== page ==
TSH-Receptor Autoimmunity in Graves' Disease After Therapy With Anti-Thyroid Drugs, Surgery, or Radioiodine: A 5-Year Prospective Randomized Study | oneGRAVESvoice

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Scientific Articles

TSH-Receptor Autoimmunity in Graves’ Disease After Therapy With Anti-Thyroid Drugs, Surgery, or Radioiodine: A 5-Year Prospective Randomized Study

key information

source: European Journal of Endocrinology / European Federation of Endocrine Societies

year: 2008

authors: Laurberg P, Wallin G, Tallstedt L, Abraham-Nordling M, Lundell G, Tørring O

summary/abstract:

Introduction:
Autoimmunity against the TSH receptor is a key pathogenic element in Graves’ disease. The autoimmune aberration may be modified by therapy of the hyperthyroidism.

Objective:
To compare the effects of the common types of therapy for Graves’ hyperthyroidism on TSH-receptor autoimmunity.

Methods:
Patients with newly diagnosed Graves’ hyperthyroidism aged 20-55 years were randomized to medical therapy, thyroid surgery, or radioiodine therapy (radioiodine was only given to patients > or = 35 years of age). L-thyroxine (L-T4) was added to therapy as appropriate to keep patients euthyroid. Anti-thyroid drugs were withdrawn after 18 months of therapy. TSH-receptor antibodies (TRAb) in serum were measured before and for 5 years after the initiation of therapy.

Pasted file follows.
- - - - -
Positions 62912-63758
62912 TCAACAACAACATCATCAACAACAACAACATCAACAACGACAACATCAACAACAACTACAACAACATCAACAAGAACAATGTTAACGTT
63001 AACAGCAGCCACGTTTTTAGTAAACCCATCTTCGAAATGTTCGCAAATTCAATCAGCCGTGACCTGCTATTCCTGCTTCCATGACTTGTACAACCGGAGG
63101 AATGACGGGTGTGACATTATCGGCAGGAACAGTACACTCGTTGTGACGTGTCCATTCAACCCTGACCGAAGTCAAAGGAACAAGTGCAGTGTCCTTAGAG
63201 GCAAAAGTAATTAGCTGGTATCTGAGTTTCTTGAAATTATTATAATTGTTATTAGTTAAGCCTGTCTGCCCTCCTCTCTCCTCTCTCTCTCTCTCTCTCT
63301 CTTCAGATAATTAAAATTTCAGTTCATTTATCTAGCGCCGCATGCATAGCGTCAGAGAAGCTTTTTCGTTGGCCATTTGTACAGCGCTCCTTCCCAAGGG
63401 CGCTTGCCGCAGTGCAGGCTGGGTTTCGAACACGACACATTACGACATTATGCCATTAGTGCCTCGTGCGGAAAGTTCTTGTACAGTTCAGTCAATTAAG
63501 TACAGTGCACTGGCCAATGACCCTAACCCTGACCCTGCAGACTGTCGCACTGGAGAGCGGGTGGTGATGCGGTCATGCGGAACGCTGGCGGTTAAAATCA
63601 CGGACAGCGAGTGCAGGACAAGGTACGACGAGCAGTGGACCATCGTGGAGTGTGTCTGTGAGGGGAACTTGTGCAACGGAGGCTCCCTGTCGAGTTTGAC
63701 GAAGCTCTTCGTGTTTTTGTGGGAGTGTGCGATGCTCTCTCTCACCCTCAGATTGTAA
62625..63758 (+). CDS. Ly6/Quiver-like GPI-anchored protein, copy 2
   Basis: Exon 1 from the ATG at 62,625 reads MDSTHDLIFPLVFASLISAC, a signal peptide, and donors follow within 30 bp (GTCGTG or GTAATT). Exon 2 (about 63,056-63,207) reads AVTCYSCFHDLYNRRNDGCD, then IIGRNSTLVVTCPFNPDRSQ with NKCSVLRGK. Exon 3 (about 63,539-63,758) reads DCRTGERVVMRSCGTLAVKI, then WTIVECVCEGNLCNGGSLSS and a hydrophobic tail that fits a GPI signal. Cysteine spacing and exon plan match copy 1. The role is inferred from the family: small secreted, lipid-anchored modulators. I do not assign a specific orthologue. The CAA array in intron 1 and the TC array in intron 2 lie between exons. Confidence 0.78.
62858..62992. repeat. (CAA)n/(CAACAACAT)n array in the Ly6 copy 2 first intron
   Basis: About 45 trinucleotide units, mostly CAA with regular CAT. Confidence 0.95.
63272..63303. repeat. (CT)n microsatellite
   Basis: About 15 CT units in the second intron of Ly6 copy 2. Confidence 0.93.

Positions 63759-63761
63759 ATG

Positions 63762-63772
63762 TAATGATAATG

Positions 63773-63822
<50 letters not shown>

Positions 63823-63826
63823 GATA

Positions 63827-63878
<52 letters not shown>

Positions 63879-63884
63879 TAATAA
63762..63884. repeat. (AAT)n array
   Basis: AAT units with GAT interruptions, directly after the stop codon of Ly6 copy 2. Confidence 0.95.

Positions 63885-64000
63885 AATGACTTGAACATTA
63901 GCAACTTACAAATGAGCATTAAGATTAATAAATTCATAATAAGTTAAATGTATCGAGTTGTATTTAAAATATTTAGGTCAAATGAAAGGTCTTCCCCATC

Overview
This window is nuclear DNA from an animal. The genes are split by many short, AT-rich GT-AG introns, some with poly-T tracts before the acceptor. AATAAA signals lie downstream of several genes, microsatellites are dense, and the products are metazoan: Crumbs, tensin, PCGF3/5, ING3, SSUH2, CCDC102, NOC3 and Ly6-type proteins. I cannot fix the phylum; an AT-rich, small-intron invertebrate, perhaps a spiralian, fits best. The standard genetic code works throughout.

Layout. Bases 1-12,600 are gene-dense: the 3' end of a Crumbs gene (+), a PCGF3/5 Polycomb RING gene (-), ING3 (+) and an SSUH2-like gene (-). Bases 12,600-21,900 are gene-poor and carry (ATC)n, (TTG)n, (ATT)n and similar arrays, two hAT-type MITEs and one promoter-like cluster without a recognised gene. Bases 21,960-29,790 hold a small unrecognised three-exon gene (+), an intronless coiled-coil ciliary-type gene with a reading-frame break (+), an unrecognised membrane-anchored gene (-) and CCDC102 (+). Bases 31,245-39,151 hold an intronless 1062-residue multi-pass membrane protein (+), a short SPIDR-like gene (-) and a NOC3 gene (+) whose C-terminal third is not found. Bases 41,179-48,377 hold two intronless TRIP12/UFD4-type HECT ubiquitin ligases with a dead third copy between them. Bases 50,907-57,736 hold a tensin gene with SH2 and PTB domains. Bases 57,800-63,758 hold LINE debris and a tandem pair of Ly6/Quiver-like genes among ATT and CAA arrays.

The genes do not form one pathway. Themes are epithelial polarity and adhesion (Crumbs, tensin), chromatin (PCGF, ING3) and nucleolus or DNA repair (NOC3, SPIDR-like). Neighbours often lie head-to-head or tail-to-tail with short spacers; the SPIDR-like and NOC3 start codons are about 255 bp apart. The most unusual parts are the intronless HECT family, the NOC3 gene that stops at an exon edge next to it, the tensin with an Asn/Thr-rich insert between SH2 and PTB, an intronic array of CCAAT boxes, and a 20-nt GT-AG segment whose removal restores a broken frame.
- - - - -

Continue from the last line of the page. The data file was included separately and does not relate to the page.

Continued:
Results:
Medical therapy (n=48) and surgery (n=47) were followed by a gradual decrease in TRAb in serum, with the disappearance of TRAb in 70-80% of the patients after 18 months. Radioiodine therapy (n=36) led to a 1-year long worsening of autoimmunity against the TSH receptor, and the number of patients entering remission of TSH-receptor autoimmunity with the disappearance of TRAb from serum during the following years was considerably lower than with the other types of therapy.

Conclusion:
The majority of patients with Graves’ disease gradually enter remission of TSH-receptor autoimmunity during medical or after surgical therapy, with no difference between the types of therapy. Remission of TSH-receptor autoimmunity after radioiodine therapy is less common.

organization: Aarhus University Hospital, Denmark

DOI: 10.1530/EJE-07-0450

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